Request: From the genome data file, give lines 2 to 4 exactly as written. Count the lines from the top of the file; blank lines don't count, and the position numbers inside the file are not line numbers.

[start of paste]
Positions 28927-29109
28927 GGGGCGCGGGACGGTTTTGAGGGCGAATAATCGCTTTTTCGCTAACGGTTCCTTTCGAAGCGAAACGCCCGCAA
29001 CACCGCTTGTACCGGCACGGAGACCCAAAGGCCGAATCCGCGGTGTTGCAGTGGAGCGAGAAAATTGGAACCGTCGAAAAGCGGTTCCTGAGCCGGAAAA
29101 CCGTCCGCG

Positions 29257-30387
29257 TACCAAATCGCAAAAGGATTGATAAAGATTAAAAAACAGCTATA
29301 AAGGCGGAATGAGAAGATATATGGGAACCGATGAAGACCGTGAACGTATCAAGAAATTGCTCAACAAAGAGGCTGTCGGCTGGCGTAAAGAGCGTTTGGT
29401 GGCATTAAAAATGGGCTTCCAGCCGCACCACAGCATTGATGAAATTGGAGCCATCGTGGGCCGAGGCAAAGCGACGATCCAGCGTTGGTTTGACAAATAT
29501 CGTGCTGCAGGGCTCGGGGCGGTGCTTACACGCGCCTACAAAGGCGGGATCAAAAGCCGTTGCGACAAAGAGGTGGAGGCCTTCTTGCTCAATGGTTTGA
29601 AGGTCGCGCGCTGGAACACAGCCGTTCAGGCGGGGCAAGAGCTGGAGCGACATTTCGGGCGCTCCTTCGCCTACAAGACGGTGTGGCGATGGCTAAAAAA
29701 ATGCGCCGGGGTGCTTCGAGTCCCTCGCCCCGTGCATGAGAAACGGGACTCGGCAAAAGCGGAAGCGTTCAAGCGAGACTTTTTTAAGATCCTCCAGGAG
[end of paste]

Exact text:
28927 GGGGCGCGGGACGGTTTTGAGGGCGAATAATCGCTTTTTCGCTAACGGTTCCTTTCGAAGCGAAACGCCCGCAA
29001 CACCGCTTGTACCGGCACGGAGACCCAAAGGCCGAATCCGCGGTGTTGCAGTGGAGCGAGAAAATTGGAACCGTCGAAAAGCGGTTCCTGAGCCGGAAAA
29101 CCGTCCGCG